Here we are again, way later than usual—a look back at my favorite performances of 2020. Of course, 2020 didn’t lack for challenges, even when simply looking at the cinematic landscape, but thankfully neither the actors nor their craft were dimmed as a result. You know you’ve got your work cut out for you when your five honorable mentions could easily slot in for a top five any other year!
One quick note—in keeping with my tradition, I’ve broken down these categories to match the Oscars. That said, I’m seriously considering going gender-neutral in the future, recognizing that by my current metric, I may stand to omit non-binary actors, which is not my intention. I aim to be as inclusive as I can (even in my tiny corner of the Internet).
As per usual, these are preferential as opposed to “best” performances. However, unlike in previous years, I’m eschewing my traditional ranked list for a list of four “nominees” and one “winner” representing my favorite. Each category will still have five honorable mentions appearing in alphabetical order. We start with…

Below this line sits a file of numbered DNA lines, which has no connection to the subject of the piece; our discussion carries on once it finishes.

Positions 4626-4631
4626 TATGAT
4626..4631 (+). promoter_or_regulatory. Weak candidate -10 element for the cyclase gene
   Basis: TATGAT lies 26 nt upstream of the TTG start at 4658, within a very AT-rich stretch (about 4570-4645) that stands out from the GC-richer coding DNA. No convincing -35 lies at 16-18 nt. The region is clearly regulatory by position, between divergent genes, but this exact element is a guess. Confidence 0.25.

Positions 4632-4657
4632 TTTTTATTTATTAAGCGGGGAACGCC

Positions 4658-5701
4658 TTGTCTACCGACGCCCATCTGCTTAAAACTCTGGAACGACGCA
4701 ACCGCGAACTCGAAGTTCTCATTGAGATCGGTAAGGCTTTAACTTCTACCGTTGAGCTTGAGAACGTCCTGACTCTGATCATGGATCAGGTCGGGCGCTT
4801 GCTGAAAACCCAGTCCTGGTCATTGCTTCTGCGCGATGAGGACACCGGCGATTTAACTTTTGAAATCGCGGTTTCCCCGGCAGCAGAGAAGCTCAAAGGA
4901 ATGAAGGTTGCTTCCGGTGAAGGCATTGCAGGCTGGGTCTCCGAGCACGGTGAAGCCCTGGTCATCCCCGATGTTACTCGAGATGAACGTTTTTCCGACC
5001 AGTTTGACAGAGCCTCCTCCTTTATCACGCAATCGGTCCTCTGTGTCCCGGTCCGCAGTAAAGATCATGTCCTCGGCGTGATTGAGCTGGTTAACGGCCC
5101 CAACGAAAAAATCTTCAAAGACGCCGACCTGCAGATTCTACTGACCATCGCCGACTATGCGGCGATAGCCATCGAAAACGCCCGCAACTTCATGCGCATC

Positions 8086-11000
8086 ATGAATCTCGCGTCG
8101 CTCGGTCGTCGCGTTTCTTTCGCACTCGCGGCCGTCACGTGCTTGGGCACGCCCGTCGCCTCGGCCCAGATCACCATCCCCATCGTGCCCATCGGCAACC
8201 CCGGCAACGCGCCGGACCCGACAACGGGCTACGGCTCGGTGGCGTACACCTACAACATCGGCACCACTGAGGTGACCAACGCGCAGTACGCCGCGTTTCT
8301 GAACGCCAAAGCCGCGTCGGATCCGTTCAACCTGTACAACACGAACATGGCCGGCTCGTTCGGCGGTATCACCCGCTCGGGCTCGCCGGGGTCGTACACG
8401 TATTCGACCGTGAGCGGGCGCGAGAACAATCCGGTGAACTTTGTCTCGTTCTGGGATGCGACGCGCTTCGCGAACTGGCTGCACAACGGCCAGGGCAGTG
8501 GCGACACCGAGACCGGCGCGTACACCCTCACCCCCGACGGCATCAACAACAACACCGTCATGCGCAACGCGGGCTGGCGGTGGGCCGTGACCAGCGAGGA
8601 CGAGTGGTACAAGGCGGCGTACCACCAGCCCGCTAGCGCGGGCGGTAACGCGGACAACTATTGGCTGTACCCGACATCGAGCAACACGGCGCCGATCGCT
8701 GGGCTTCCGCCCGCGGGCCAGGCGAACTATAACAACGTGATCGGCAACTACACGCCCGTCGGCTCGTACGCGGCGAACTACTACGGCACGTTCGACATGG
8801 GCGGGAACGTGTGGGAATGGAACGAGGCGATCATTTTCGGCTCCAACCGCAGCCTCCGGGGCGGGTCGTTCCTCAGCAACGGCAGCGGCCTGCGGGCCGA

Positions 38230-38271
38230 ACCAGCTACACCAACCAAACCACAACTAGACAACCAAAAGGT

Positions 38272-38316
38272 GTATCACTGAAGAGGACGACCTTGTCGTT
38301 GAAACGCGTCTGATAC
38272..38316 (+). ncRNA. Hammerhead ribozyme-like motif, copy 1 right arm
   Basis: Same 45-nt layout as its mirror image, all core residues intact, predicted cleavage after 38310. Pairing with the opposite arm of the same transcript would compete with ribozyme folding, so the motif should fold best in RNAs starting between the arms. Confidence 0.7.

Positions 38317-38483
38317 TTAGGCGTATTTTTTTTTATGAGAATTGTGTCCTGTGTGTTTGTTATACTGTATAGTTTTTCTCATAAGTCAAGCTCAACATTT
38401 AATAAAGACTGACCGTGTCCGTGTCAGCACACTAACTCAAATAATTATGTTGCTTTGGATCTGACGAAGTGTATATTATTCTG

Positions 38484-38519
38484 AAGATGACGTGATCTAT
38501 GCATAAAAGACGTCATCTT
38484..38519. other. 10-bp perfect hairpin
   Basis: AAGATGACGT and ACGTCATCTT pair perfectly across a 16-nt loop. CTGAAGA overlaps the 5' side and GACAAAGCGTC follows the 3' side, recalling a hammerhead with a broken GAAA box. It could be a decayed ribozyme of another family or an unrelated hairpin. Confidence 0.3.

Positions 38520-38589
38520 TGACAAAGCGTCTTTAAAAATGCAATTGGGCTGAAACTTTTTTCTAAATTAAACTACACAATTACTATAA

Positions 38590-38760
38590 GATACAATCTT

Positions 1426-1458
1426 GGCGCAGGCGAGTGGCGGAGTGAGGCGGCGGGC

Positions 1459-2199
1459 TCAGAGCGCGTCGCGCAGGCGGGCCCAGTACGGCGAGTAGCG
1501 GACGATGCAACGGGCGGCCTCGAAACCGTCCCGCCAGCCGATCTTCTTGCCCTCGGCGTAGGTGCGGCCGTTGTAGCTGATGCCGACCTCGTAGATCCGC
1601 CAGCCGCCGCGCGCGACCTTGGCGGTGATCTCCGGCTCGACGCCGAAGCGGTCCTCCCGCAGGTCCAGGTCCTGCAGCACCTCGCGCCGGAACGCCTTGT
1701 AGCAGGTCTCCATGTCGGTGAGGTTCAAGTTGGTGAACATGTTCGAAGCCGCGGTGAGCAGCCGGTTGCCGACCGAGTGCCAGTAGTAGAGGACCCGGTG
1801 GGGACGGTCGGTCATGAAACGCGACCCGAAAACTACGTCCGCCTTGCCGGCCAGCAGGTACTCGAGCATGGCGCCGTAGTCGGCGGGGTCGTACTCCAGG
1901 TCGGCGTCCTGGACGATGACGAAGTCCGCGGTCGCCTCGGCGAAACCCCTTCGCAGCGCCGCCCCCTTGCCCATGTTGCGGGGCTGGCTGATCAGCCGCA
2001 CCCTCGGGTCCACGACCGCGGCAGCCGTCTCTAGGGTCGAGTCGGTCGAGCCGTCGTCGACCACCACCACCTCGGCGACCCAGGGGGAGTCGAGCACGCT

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Honorable Mentions (in alphabetical order):
Richard Jenkins as Robert Dyne, Kajillionaire
Udo Kier as Michael, Bacurau
Orion Lee as King-Lu, First Cow
Matthew Macfadyen as Wilcock, The Assistant
Stephen McHattie as Gordon, Come to Daddy
Brian Dennehy as Del
A beautiful swan song for the venerable character actor, Dennehy’s tender performance seems built upon tiny profundities. He evolves Del from a reserved, wary man to a gentle sage, and his friendship with a young boy shows how much both parties are in need of connection. Dennehy always seems patient, never overcrowding his scene partners and maintaining an earnest respect for each one, no matter their age. We get the sense of Del as a man who has had his share of joy and sorrow, of humble victories and deep regrets. Dennehy’s delivery of a monologue about re-living his life (not to correct anything, but only to appreciate it even more) is awe-inspiring in its simple grace.